ISTANBUL — Turkey announced that it would repatriate an American suspected of being a member of the Islamic State, after a commitment from the United States that his entry would not be blocked, the Turkish official news agency Anadolu reported on Thursday.
The American, Muhammad Darwish Bassam, 39, had been stranded on a strip of land at the Turkish-Greek border for the past four days after Turkey had tried to deport him to Greece, but Greek officials refused him entry.
The announcement came a day after President Recep Tayyip Erdogan of Turkey met with President Trump in Washington. Turkey has used Mr. Bassam’s case to highlight its demand that Western countries take back their citizens who joined the Islamic State and have been detained by Turkish forces.
A spokesman at the United States Embassy in Ankara, the Turkish capital, declined to confirm the announcement on privacy grounds.
Little is known of Mr. Bassam or of what his exact affiliation with the Islamic State was. Official news outlets in Turkey have reported that he is of Jordanian origin and holds an American passport. He is reported to have been captured by Turkish-backed forces in northeastern Syria last month, after Mr. Erdogan ordered the seizure of territory to create what he called a safe zone.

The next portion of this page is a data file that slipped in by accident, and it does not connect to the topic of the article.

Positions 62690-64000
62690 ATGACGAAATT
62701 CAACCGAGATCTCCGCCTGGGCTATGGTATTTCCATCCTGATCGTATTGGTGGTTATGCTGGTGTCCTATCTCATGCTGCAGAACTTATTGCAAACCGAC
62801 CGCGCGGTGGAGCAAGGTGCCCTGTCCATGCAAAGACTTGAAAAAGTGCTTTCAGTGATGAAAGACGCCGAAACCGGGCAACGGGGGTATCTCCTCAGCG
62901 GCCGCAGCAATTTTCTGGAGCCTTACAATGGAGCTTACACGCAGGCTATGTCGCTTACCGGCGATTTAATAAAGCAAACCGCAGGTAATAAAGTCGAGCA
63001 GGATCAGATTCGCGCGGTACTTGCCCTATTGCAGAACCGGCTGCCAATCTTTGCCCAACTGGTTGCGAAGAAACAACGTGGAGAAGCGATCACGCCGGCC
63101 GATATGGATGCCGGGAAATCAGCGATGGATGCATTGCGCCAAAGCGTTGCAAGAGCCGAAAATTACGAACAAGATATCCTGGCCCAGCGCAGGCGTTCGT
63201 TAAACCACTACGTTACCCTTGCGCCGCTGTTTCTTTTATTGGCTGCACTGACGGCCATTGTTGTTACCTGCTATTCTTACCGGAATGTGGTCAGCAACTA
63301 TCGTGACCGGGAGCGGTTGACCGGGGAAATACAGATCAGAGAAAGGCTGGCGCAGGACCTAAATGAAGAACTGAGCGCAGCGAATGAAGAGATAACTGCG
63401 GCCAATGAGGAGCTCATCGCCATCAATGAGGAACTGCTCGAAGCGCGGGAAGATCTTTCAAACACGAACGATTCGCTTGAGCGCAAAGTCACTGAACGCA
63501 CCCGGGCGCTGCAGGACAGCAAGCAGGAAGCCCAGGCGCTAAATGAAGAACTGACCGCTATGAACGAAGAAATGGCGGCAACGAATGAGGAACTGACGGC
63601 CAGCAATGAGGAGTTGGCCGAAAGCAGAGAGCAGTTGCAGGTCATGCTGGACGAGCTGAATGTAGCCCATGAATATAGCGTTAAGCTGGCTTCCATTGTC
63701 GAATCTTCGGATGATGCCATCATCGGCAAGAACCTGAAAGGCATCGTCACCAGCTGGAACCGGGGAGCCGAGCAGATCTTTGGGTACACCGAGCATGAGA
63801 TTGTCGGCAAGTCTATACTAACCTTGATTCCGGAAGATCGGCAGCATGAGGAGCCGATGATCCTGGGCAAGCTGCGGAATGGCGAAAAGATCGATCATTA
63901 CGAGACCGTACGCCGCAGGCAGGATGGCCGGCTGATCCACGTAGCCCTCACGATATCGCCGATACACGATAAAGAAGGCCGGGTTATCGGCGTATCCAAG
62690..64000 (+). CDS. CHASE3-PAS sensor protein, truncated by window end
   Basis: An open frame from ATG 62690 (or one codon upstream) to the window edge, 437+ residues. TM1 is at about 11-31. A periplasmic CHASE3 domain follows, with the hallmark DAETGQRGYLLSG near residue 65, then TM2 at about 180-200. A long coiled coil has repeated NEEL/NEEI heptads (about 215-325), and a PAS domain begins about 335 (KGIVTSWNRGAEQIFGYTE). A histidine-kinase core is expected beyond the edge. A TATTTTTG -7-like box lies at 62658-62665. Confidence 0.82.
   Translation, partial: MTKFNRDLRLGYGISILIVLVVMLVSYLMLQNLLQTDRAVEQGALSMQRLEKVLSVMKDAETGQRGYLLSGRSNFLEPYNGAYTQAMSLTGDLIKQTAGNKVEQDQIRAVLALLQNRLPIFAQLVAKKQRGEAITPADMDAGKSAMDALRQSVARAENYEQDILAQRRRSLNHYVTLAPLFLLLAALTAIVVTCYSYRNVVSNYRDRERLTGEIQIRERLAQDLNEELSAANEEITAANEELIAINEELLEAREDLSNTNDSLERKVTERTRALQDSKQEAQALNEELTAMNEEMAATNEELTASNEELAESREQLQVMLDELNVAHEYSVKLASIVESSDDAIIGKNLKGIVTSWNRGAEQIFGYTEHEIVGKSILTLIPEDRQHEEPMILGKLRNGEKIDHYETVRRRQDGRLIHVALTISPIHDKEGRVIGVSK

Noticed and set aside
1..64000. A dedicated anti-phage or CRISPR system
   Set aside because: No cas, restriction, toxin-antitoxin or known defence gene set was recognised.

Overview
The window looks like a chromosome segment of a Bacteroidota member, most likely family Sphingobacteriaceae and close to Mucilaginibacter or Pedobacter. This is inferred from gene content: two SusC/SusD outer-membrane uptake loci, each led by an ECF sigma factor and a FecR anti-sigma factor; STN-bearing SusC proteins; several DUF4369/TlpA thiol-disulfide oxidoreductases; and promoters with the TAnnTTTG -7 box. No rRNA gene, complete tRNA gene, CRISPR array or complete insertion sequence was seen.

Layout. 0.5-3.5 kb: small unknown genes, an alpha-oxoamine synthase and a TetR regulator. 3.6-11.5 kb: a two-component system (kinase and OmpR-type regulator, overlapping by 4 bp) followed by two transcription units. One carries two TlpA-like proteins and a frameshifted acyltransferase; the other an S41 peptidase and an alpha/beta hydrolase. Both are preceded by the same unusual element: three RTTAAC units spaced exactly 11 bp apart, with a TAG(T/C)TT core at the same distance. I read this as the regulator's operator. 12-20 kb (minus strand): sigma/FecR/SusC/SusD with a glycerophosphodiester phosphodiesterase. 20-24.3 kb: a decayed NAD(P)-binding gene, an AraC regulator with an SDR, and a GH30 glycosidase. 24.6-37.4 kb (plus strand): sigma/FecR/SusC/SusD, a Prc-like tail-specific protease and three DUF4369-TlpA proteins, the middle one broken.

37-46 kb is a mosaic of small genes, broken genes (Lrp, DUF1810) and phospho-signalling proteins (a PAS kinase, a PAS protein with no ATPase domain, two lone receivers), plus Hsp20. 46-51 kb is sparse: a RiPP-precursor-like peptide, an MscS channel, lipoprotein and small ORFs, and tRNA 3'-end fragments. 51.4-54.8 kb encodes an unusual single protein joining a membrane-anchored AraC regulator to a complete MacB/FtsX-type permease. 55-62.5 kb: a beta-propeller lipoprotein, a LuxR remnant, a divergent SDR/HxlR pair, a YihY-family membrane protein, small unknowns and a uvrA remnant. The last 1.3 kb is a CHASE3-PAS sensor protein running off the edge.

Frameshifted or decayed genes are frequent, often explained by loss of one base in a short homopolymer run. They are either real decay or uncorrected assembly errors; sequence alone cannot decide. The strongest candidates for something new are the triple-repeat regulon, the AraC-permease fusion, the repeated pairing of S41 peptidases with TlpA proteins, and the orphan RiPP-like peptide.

Mr. Bassam has been photographed waving his arms and pacing inside the buffer zone between the Turkish and Greek border posts. Journalists were not permitted to speak to him, and a unit of antiterrorism police officers have been guarding him at all times.
Officials from Greece and Turkey have given conflicting statements: Greek officials said that Mr. Bassam had declared that he was being deported against his will to Greece; Turkish officials said that he had requested to go to a third country rather than to the United States.
In an interview with the Turkish daily Sozcu on Wednesday, Interior Minister Suleyman Soylu said that Turkey was holding 2,280 Islamic State members, a far larger number than was previously known.
“There are 2,280 ISIS members in Turkey from 30 countries, all of them will be deported,” Mr. Soylu told the newspaper. He also said that there were 250 Islamic State members in immigration centers in Turkey, 850 who had been captured in the latest operation in northeastern Syria, and 1,180 “being held in Turkish prisons.”
“We’re not a hotel or a guesthouse for terrorists from any country,” he added.